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14 Sep 2016

Types of Cooling Systems Central Air Conditioners and Heat Pumps


Central air conditioners and heat pumps are designed to cool the entire house. In each system, a large compressor unit located outside drives the process; an indoor coil filled with refrigerant cools air that is then distributed throughout the house via ducts. Heat pumps are like central air conditioners, except that the cycle can be reversed and used for heating during the winter months. (Heat pumps are described in more detail in the heating section.) 

With a central air conditioner, the same duct system is used with a furnace for forced warm-air heating. In fact, the central air conditioner typically uses the furnace fan to distribute air to the ducts.

Room Air Conditioners

Room air conditioners are available for mounting in windows or through walls, but in each case they work the same way, with the compressor located outside. Room air conditioners are sized to cool just one room, so a number of them may be required for a whole house. Individual units cost less to buy than central systems.

Room air conditioners are rated only by the EER, which is cooling output divided by power consumption. The higher the EER, the more efficient the air conditioner. Revised federal minimum efficiency standards for room air conditioners adopted in 2011 will take effect in June 2014; revised ENERGY STAR requirements will take effect in October 2013. Table 5.2 lists requirements for units with louvered sides—the most common type.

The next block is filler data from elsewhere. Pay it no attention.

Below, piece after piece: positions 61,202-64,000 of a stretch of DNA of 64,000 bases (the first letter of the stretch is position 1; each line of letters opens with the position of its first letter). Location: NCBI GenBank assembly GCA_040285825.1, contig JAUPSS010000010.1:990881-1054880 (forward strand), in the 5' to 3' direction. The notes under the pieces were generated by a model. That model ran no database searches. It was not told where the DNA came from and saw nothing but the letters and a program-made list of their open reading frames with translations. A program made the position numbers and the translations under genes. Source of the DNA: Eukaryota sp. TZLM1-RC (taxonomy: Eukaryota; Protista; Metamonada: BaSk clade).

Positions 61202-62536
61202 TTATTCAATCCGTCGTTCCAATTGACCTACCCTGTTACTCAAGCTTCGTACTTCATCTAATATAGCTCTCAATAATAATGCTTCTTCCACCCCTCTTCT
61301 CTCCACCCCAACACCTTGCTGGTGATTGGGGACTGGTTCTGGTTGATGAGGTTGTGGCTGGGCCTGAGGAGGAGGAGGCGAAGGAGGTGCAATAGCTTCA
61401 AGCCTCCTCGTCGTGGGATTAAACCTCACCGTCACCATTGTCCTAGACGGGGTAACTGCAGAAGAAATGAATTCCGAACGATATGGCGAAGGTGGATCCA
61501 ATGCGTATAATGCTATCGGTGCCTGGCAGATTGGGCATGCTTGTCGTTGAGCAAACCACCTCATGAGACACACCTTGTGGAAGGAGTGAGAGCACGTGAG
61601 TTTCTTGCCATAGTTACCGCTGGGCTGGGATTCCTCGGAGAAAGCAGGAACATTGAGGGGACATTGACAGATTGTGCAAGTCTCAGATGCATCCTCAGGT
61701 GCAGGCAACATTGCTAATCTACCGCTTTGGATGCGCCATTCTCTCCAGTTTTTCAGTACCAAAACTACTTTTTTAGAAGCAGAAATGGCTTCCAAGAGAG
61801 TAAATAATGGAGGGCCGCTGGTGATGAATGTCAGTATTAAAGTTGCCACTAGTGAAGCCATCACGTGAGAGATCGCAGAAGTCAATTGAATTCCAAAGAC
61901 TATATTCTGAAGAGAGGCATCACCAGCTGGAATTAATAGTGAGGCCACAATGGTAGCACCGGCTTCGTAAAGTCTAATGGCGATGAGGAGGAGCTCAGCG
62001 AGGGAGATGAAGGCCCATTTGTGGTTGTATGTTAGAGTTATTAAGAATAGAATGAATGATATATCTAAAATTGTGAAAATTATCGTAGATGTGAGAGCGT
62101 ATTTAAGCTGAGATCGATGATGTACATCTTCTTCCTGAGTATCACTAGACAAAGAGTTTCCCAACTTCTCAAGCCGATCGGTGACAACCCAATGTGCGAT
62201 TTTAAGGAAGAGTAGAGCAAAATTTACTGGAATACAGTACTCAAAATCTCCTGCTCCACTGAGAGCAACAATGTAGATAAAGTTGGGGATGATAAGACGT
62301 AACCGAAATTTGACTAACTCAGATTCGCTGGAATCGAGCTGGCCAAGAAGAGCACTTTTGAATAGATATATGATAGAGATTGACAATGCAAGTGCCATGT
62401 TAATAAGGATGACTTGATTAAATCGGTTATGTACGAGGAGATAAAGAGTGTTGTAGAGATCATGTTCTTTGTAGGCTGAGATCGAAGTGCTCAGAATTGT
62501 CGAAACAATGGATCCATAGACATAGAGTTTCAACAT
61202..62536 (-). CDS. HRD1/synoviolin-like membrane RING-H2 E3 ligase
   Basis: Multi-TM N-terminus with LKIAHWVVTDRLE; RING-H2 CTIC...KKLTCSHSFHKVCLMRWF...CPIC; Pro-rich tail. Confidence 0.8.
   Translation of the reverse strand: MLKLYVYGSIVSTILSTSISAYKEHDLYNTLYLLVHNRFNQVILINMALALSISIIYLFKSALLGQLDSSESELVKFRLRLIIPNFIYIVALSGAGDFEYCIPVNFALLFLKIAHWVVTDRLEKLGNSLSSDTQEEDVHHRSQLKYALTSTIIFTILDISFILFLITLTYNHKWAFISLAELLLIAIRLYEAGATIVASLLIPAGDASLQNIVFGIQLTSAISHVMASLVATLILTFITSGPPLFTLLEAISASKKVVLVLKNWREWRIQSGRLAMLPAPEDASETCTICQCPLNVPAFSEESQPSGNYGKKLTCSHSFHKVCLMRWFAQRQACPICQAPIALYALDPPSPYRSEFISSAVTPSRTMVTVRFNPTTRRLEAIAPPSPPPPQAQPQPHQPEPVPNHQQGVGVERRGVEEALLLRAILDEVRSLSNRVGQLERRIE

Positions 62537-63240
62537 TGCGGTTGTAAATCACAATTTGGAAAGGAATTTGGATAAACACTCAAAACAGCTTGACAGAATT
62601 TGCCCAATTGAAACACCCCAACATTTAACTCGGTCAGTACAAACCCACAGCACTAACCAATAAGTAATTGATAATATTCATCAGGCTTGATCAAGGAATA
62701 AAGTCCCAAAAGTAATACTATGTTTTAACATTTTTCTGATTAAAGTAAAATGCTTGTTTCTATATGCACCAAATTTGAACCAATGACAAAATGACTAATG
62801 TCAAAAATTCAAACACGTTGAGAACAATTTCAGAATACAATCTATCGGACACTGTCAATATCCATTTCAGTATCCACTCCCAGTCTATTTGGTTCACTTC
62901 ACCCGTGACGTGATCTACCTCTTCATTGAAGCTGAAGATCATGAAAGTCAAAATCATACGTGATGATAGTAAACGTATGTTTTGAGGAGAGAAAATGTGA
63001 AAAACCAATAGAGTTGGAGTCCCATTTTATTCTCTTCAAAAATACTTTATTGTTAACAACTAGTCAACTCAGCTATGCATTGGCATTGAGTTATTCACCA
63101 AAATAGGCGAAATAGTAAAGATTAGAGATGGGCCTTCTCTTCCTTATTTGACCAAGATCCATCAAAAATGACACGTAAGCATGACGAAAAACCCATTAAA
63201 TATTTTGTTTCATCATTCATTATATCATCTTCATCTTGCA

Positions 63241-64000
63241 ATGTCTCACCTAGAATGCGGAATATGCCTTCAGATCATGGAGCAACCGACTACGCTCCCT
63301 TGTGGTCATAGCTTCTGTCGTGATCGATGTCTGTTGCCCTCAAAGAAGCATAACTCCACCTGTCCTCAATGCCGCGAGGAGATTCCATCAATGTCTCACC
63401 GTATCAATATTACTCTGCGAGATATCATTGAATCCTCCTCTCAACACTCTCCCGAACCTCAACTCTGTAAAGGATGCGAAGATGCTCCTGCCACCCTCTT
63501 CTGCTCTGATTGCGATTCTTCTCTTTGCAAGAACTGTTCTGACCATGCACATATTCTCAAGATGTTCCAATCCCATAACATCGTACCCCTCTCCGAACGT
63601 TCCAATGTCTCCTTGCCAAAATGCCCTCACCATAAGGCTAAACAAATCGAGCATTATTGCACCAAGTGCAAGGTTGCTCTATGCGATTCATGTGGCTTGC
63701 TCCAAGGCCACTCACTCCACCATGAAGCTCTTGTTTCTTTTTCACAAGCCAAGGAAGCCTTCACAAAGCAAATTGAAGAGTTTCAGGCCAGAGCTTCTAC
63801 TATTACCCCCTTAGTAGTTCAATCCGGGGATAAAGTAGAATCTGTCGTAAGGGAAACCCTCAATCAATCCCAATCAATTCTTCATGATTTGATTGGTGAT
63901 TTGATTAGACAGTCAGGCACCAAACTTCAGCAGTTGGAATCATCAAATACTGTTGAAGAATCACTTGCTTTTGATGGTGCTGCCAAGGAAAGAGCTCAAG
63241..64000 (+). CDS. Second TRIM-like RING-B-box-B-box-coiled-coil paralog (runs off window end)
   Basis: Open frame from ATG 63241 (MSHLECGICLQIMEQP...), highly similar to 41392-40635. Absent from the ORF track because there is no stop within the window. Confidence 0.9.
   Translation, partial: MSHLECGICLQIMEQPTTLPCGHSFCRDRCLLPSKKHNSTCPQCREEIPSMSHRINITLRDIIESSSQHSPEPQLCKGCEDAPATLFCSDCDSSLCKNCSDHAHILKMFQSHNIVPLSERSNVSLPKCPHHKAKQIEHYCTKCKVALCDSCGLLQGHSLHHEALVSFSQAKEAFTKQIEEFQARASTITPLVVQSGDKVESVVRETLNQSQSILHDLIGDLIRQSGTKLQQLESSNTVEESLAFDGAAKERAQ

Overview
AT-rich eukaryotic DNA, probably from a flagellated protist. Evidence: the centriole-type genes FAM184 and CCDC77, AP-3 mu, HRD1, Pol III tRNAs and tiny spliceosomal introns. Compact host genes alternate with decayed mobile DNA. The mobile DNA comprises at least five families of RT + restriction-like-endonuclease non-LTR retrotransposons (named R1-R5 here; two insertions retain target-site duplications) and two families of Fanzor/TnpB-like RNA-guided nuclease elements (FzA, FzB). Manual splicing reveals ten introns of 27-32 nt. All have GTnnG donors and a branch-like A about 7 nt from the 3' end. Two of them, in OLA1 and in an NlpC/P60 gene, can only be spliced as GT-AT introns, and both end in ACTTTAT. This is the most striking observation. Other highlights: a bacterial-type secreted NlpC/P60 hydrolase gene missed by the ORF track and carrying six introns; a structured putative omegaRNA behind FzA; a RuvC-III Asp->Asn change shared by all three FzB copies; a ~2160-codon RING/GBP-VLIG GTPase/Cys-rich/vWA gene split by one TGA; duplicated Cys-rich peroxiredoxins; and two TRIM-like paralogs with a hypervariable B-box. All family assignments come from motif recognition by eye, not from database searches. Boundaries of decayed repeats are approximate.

Evaporative Coolers

Evaporative coolers, sometimes called swamp coolers, are less common than vapor compression (refrigerant) air conditioners, but they are a practical alternative in very dry areas, such as the Southwest. They work by pulling fresh outside air through moist pads where the air is cooled by evaporation. The cooler air is then circulated through a house. 

This process is very similar to the experience of feeling cold when you get out of a swimming pool in the breeze. An evaporative cooler can lower the temperature of outside air by as much as 30 degrees.

Ductless Mini-Split Air Conditioners

Mini split systems, very popular in other countries, can be an attractive retrofit option for room additions and for houses without ductwork, such as those using hydronic heat (see the heating section). 

Like conventional central air conditioners, mini-splits use an outside compressor/condenser and indoor air handling units. The difference is that each room or zone to be cooled has its own air handler. Each indoor unit is connected to the outdoor unit via a conduit carrying the power and refrigerant lines. Indoor units are typically mounted on the wall or ceiling.

Source- http://smarterhouse.org/cooling-systems/types-cooling-systems

Another resorce- http://www.familyhandyman.com/heating-cooling/home-air-cooling-tips/view-all




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